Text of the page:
Monday, November 13, 2017 9:45 AM / BMI Research
BMI View: The reappointment of Ahmed Ouyahia as prime minister of Algeria, and the launch of a new economic plan, signal that that the government will strive harder to cut spending in a bid to narrow its costly budget deficit. Plans to borrow directly from the central bank will help keep debt levels manageable, but is not a long-term solution, and carries with it other risks in terms of political discontentment.
Despite having published a new economic plan, we do not expect that the government of Algerian Prime Minister Ahmed Ouyahia will successfully balance its budget by 2022, as it has set out to do. The reappointment of Ouyahia will give greater momentum to efforts to curb spending, but political considerations will hamper progress. Meanwhile, lower-for-longer oil prices will weigh on revenues.
Debt levels will continue to tick up, although the pace of debt accumulation will be slowed by plans announced in the new growth strategy to borrow directly from the central bank. This will bring with it its own particular issues, however, with more rapid depreciation of the local currency, higher inflation, and greater political risk, are some likely outcomes.
Greater Commitment To Austerity
Prime Minister Ouyahia will likely enact more rigorous cost-cutting than his recent predecessors, having presided over similar periods of tough economic measures previously. Ouyahia has been prime minister three times before, and while we believe that the primary reason for the dismissal of last the Prime Minister Abdelmajid Tebboune, was the latter's anti-graft campaign riling the establishment (see 'New Prime Minister Reinforces The Status Quo', September 4), bringing in Ouyahia will help push through austerity measures.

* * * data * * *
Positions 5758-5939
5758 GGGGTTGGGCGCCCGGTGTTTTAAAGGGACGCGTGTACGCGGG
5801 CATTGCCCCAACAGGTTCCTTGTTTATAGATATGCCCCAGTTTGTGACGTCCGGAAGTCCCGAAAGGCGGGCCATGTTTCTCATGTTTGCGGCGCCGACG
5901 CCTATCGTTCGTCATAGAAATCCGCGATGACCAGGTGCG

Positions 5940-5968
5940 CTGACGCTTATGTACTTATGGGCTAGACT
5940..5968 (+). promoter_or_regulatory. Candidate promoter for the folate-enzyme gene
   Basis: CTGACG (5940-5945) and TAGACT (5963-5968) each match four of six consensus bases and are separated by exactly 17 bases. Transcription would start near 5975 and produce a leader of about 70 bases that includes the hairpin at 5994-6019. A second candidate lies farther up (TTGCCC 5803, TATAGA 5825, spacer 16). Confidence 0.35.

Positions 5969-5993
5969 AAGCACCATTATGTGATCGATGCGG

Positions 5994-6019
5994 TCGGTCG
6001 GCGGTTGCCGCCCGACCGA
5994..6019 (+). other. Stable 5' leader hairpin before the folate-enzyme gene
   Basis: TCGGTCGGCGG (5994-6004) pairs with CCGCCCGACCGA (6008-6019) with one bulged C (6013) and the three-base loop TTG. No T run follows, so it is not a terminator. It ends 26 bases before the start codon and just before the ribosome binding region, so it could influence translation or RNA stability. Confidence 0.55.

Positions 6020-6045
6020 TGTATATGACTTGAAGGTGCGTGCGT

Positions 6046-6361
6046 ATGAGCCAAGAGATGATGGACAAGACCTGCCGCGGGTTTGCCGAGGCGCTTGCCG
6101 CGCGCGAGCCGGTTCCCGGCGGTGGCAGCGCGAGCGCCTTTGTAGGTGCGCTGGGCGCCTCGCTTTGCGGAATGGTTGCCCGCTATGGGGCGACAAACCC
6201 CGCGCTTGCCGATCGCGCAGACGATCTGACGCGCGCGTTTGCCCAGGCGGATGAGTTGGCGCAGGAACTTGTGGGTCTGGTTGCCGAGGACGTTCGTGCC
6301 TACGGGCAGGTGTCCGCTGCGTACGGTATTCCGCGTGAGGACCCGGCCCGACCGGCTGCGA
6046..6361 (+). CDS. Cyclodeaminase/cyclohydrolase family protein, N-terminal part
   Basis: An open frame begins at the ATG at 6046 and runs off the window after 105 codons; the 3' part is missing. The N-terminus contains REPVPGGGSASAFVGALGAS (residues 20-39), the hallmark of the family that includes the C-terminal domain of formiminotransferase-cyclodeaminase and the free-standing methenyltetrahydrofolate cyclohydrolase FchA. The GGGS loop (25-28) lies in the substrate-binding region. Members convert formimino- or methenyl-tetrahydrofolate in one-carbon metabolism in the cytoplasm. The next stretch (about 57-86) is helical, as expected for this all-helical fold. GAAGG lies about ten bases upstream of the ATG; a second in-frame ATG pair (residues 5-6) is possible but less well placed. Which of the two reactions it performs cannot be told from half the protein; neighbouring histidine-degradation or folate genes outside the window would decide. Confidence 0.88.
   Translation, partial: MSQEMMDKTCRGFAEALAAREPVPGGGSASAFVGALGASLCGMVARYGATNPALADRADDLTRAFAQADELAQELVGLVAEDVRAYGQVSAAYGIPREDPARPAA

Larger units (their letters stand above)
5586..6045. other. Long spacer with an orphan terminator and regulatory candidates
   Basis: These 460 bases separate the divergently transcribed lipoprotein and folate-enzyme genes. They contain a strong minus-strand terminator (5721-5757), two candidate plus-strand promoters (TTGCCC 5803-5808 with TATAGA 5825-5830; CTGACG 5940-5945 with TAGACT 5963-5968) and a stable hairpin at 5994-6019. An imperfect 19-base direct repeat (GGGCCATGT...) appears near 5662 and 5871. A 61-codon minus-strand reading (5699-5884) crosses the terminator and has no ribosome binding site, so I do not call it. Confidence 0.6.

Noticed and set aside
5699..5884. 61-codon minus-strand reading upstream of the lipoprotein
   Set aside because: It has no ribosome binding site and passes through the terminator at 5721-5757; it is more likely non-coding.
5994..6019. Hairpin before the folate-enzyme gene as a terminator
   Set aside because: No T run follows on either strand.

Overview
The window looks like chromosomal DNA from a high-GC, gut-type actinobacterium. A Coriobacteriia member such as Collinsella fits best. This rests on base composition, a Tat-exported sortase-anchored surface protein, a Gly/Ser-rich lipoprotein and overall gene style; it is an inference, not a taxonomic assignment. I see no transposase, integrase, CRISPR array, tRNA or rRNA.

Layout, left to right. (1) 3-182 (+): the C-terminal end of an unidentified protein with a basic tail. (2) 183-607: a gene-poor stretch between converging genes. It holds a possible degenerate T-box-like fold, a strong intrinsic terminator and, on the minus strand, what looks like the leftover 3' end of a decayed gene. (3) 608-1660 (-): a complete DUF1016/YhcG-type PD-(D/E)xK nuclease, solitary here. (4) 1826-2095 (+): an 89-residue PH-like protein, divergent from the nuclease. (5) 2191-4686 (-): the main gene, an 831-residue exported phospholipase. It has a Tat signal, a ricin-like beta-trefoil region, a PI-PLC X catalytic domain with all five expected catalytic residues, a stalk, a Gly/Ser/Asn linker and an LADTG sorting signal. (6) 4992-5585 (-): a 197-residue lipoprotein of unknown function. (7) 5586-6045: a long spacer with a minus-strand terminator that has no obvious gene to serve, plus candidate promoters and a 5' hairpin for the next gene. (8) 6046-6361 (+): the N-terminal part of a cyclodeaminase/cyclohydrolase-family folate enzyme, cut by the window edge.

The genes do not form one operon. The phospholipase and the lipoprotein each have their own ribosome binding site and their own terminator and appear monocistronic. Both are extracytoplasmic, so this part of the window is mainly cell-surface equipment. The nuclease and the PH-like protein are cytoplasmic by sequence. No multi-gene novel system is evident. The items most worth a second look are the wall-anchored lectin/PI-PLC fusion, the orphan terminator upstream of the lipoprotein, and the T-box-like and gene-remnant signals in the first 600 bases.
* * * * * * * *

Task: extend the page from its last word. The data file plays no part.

In the new economic plan, announced on September 17, the government frankly acknowledged the parlous state of the Algerian economy, and of government finances, in particular, laying the ground for making tough economic decisions. In the 1990s, Ouyahia was responsible for policies which improved government finances, but, in doing so, thousands of Algerians lost their jobs as public firms were dismantled, taxes rose, and pensions fell.
In light of Ouyahia's appointment, and implied greater commitment to austerity measures, we have made a modest adjustment to our budget deficit forecasts. Where, previously, we had projected a shortfall equivalent to 9.6% of GDP in 2017, and 7.1% in 2018, we now forecast 9.2% and 6.7%, respectively.
On the spending side, Ouyahia's appointment will give renewed impetus to cost-cutting, but there will be limits to how swiftly the government can enact this without stirring up major public discontentment.
The government has already rolled back on planned hikes to electricity prices in the southern desert, following mass demonstrations there, and in June, President Abdelaziz Bouteflika announced that there would be a 2.5% rise in pensions, following a similar hike the year before.
Further, oil prices will remain low, preventing a more rapid balancing of the budget. We forecast that Brent crude will average USD54.0 per barrel (/bbl) in 2017, rising only modestly to USD55.0/bbl in 2018 and USD61.0/bbl in 2019. This marks a vast improvement on 2016's USD45.1/bbl, but remains far off the pre-2014 highs, and revenues are held back further this year by production cuts as part of an OPEC, non-OPEC agreement aimed at boosting prices.